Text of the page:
Martin Luther King Jr. is correctly remembered as a great American who helped his country live up to its unique promise (and promises).
This week, which starts with his official day of celebration, we will see on media and through social networks, images of King as a prophet and video of him giving his most memorable speeches.
But I like to think of a different side of the same Martin Luther King: The man as a man, not as a demi-god speaking from metaphorical mountaintops.
King was not an average person, but he was no more than a human being, and that is why we all have access to the simple thoughts and choices that became his enormous deeds and legacy.
I love to hear King telling a joke as in this interview from the Tonight Show (guest hosted by Harry Belefonte that night) filmed just months before his brutal assassination:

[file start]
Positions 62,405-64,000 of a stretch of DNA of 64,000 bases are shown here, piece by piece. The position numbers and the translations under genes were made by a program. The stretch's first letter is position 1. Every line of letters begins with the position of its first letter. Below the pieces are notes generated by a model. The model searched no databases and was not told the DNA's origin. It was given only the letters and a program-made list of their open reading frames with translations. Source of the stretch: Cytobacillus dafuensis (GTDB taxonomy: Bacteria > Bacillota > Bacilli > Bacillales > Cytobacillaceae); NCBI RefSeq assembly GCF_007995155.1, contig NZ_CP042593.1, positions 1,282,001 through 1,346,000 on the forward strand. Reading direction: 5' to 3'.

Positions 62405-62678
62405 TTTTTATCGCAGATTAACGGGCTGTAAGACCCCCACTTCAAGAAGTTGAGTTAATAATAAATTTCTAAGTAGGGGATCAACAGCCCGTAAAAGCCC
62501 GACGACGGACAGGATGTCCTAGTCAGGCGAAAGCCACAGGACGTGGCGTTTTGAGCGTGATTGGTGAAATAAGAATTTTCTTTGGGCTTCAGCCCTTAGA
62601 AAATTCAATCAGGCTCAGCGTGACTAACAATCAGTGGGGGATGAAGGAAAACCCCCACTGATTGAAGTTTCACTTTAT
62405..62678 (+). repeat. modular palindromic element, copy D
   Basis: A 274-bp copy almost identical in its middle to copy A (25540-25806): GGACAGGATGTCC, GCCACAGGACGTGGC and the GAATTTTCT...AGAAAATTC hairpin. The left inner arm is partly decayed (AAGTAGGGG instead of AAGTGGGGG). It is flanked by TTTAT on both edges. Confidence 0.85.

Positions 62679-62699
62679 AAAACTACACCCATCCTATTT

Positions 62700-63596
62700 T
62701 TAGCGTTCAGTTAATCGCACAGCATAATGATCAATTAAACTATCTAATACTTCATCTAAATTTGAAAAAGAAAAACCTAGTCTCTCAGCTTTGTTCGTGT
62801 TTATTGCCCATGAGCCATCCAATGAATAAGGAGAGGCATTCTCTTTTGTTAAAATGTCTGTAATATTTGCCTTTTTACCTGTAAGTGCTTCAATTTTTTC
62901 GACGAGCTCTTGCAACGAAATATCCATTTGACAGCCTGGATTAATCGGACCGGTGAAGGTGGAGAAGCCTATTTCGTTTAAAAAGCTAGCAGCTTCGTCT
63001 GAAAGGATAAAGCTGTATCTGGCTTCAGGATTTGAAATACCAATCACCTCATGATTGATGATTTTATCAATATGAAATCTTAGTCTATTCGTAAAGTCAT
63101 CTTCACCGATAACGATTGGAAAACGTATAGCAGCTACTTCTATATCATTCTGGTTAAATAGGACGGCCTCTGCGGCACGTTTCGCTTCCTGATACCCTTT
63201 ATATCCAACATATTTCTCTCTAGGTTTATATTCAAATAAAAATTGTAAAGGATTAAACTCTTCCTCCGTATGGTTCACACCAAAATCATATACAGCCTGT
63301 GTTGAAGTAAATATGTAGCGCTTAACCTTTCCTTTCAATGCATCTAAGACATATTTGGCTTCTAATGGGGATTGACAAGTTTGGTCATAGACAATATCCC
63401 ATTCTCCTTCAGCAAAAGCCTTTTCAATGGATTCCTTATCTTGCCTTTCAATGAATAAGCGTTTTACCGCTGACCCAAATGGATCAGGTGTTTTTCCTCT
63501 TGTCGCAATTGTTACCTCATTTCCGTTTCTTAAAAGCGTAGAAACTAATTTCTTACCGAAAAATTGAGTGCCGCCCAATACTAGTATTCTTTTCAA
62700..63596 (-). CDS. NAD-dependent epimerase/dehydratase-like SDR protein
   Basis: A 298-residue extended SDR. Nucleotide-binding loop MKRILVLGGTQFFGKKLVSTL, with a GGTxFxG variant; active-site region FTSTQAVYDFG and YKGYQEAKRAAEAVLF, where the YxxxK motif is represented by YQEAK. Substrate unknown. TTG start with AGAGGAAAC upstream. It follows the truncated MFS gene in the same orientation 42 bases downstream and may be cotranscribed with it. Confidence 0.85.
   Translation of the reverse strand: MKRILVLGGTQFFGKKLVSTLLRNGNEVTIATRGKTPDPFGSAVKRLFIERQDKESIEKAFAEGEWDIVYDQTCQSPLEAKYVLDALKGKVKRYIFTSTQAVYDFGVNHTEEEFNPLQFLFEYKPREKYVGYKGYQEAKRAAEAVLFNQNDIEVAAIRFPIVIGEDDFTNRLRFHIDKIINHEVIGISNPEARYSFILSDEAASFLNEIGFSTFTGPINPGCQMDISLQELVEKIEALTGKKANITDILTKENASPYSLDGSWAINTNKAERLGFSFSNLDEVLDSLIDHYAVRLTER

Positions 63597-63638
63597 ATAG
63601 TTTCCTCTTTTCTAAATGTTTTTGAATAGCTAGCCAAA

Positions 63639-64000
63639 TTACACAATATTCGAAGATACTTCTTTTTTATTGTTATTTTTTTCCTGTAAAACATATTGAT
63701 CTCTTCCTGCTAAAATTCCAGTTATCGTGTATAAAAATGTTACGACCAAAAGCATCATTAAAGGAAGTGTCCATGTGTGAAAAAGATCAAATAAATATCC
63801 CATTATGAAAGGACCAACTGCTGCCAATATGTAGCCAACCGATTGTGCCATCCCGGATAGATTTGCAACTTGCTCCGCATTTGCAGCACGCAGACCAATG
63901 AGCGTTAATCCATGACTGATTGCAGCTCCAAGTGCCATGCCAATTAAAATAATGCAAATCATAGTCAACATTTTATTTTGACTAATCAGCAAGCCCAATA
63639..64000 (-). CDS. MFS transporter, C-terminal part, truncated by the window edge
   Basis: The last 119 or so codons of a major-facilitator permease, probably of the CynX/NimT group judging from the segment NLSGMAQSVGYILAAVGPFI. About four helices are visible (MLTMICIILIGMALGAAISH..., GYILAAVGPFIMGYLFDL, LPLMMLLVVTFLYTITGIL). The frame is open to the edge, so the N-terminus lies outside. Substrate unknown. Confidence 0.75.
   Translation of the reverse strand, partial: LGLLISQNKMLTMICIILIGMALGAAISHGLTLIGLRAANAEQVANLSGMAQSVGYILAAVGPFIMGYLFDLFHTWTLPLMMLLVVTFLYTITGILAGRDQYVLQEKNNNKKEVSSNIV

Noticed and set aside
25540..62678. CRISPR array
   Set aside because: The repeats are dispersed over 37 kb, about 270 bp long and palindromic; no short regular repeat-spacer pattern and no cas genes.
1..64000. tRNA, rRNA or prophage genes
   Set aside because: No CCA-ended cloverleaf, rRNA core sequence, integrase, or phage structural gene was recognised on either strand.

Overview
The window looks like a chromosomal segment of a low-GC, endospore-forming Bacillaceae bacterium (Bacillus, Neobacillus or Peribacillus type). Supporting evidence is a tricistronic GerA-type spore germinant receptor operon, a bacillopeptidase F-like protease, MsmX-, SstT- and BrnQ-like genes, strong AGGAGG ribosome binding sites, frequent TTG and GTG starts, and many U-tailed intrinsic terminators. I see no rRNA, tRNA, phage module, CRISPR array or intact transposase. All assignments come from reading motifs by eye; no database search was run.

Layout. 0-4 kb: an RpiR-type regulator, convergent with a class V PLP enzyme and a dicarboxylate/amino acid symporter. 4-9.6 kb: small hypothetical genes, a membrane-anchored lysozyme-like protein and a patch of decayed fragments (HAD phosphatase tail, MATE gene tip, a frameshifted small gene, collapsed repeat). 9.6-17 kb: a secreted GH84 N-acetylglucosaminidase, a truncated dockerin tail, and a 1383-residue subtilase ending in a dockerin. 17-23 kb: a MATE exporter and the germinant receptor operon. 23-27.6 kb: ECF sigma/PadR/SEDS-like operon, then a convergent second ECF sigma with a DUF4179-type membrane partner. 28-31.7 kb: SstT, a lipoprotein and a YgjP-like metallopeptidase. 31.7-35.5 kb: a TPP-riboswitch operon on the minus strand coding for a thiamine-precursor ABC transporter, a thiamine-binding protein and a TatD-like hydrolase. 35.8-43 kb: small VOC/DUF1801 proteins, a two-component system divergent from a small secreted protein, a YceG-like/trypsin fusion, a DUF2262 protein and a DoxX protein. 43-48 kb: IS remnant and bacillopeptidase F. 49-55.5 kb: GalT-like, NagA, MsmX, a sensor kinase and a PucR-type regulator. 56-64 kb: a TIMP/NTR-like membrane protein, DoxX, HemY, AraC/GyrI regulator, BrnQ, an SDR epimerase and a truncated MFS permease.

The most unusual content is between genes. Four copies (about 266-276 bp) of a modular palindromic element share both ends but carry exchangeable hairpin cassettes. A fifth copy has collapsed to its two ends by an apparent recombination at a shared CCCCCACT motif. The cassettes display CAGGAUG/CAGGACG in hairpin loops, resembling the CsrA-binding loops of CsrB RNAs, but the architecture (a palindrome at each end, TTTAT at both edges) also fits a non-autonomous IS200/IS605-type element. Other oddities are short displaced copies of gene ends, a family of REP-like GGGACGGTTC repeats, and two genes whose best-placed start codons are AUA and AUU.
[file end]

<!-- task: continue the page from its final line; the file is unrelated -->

I love to see King shooting pool. Even better, sporting a shot from behind the back.
His technique reminds me that today’s easy things; enrolling in school, eating with friends of all backgrounds at a restaurant, and most importantly voting in an election, were trick shots for some people just a few decades ago, if not impossible goals.
Yet King lived and taught the lesson of the Breslover Rebbe that life presents a narrow path that must be trod carefully and without fear.
And, considering Martin Luther King Jr. in Jewish terms, it happens that adoring great people who are nonetheless just human is a hallmark of our religious and cultural heritage. All of our prophets are flawed characters, and indeed,the greatest thing a Jew can aspire to be called by his or her fellows is “mensch,”Yiddish for “man,” that is to say a complete human being.
King was indeed a great man of history, and should be cherished as such, but more importantly to everyday inspiration, Martin Luther King was a mensch.